Enter your username and password

Forgotten your username or password?

Your Shopping Cart

There are no items in your shopping cart.

way of the seeker


The way of the seeker / Larry Sitsky.

  • Published by Move Records — 2006 [MD3309] — 1 CD (56 min.)
  • Purchase Price: $22.73 (Usually ships in 1-6 days) — Add to Cart
  • Library Availability: CD 1763 — Reference (not for loan) copy only


Add to Cart

Usually ships in 1-6 days

Shipping Info

Featured Australian works

  Work Composer PerformersDurationMP3
The way of the seeker (2004) six movements for solo piano
Recorded/performed at: Hobart Conservatorium, on 22 Oct 06.
Larry Sitsky Michael Kieran Harvey 49 mins, 58 sec. Buy as MP3

Also includes: Introduction by Larry Sitsky.

Product details

This disc contains just one 50 minute work in six movements entitled 'The way of the seeker', a new composition by Larry Sitsky.

Judith Crispin describes the work thus in her notes in the CD booklet: "Sitsky's highly virtuosic work for solo piano The Way of the Seeker (completed 11 December 2004) is dedicated to the Canadian pianist and composer Gordon Rumson. This work takes its title from the English translation of Hakim Sanai's mystical text the Sair al-Ibad ila'l Maad (the Way of the Seeker) written in the 11th century. Abul Majd bin Majdud bin Adam, also known as Hakim Sanai, was one of the three great mystical Mathnavi poets of Persia, the others being Shaikh Faridu'd-Din 'Attar and Jalalu'd-Din Rumi. The youngest of these, Jalalu'd-Din Rumi, expressed his great admiration for Attar and Sanai in writing "Attar is the soul and Sanai its two eyes, I came after Sanai and Attar." In the translation of Sanai's Sair al-Ibad ila'l Maad by Idries Shah, the text is divided into definite sections. In The Way of the Seeker, Sitsky follows these divisions, using quotations from each section as subtitles for each of the six musical movements. Each movement should be understood as a meditation on its corresponding quotation.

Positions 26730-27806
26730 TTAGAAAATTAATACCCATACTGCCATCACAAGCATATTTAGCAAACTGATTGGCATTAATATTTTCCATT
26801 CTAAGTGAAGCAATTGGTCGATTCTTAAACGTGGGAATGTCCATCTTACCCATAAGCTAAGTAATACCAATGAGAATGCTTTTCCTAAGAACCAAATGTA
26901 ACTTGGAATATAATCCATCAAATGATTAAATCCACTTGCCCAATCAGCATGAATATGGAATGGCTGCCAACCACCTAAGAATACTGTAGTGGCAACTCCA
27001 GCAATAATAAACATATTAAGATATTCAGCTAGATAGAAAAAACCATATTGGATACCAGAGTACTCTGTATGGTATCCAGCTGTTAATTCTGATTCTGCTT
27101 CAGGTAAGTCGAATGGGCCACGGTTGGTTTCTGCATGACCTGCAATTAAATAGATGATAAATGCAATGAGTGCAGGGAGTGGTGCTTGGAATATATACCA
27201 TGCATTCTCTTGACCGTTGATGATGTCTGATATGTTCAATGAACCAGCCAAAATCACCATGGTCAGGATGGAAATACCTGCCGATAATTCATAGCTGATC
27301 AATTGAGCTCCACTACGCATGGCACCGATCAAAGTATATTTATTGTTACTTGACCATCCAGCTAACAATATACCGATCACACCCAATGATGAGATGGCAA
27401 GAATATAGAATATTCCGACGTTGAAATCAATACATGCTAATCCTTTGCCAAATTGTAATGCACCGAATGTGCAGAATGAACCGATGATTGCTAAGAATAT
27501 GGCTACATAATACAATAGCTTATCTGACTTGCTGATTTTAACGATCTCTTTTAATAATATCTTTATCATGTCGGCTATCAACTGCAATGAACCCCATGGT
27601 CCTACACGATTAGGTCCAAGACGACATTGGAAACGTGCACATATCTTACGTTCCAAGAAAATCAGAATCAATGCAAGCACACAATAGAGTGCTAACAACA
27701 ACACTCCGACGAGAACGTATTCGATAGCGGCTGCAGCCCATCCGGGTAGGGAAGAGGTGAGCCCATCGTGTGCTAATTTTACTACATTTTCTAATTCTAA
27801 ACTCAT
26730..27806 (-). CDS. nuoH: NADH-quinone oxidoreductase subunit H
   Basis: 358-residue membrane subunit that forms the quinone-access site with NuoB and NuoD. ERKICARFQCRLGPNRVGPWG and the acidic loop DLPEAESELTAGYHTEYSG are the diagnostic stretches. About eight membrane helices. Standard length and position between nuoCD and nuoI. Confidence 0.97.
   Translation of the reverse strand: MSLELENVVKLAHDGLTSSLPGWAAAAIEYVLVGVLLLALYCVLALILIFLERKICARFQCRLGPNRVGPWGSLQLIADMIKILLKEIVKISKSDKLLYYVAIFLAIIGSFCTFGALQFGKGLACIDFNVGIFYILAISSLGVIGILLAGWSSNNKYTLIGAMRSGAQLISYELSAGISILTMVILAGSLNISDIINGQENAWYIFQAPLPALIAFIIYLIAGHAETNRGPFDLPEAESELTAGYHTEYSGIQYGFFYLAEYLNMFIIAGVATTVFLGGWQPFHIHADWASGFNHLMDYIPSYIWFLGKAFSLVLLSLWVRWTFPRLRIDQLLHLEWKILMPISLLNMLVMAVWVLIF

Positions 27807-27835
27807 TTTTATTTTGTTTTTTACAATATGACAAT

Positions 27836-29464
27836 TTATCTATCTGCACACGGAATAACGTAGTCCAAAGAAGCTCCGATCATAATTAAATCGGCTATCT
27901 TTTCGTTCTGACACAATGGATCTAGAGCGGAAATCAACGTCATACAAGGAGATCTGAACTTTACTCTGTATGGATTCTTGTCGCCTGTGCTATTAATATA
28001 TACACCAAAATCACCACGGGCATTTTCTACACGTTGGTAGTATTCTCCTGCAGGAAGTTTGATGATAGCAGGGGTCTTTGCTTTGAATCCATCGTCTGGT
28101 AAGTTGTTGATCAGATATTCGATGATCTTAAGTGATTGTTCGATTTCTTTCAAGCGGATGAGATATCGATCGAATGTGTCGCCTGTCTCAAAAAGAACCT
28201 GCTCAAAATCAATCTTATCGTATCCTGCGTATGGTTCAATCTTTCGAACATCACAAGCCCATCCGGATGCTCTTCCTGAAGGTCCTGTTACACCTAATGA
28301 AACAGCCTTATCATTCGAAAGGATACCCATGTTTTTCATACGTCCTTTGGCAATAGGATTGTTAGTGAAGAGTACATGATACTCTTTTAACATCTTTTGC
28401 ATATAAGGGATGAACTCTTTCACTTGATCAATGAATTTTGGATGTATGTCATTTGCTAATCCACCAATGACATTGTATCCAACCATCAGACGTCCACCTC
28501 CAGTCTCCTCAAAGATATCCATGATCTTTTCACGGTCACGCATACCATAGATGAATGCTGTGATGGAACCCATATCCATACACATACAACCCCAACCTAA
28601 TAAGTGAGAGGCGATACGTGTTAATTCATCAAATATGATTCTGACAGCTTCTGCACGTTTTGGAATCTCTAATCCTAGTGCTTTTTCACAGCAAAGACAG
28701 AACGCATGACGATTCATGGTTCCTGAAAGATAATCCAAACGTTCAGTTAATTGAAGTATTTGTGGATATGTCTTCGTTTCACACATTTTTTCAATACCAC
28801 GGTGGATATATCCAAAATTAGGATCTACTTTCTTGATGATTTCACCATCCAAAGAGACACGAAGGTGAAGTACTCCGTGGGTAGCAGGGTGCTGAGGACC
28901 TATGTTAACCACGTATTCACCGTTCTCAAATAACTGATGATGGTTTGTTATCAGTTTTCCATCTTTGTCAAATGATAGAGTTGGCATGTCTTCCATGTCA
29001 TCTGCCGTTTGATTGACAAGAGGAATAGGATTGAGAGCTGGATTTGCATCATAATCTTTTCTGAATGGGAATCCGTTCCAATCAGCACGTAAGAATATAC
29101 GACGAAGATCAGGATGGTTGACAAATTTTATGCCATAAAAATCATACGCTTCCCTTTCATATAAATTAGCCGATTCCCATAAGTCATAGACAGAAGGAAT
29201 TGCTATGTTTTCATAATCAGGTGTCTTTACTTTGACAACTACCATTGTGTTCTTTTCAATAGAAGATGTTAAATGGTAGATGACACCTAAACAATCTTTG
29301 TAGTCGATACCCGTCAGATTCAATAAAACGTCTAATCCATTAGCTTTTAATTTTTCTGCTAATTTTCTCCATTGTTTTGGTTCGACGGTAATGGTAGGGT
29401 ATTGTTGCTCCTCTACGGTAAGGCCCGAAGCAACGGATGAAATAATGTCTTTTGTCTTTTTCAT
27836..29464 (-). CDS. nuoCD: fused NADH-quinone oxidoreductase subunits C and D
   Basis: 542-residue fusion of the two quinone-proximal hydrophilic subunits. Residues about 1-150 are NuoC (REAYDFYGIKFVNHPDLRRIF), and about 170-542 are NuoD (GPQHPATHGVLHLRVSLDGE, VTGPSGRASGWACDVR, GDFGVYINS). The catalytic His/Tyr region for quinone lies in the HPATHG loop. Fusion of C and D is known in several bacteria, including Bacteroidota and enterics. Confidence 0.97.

I: Prologue ... pp ... you are not of water, yet stir into movement, not of earth, yet lend it shape.

II: Birth ... mf ... there is in the soul an intuition of a superior state.

III: The Guide ... p ... for your journey on this arduous path, your only provision will be fire ...

IV: The Journey ... f ... you are prey to evil delusions.

V: Beyond Time ... ff ... pay the ferryman his fare, and leave behind the world of names ...

VI: Epilogue: The Man of Light ... pp ... the distractions from The Way are many in your world ...

Written in the tradition of Liszt, Busoni, Godowsky and Scriabin, The Way of the Seeker also responds to Sitsky's western musical heritage. A student of the virtuoso pianist and Busoni disciple Egon Petri, Sitsky was initiated into an esoteric understanding of composition that has persisted throughout his entire creative output. Like many of Sitsky's pieces, The Way of The Seeker begins in darkness; the first movement is all in a low register, and ends in light; in this case the Epilogue is quite literally entitled "The Man of Light". This emergence from darkness into light is a recurrent theme in those of Sitsky's pieces that document the various stages of the mystical journey. In this regard The Way of The Seeker can be regarded as a close relative of Sitsky's Twelve Mystical Preludes after the Nuctemeron of Apollonius of Tyana (1991). In composing The Way of The Seeker, Sitsky intended to generate a largescale virtuosic work from as few pre-compositional determinants as possible. Each of the six movements is assigned a predominant dynamic, but the shaping of these dynamics inside each section is left to the performer. The durations of the movements telescope over the length of the work." - Judith Crispin

Duration: 56 min.

Contents note:

I. Prologue (4 min.) -- II. Birth (12 min.) -- III. The guide (10 min.) -- IV. The journey (7 min., 30 sec.) -- V. Beyond time (4 min., 30 sec.) -- VI. Epilogue: the man of light (4 min., 20 sec.).

Liner notes include programme and biographical notes.

User reviews

Be the first to share your thoughts, opinions and insights about this item.

To post a comment please login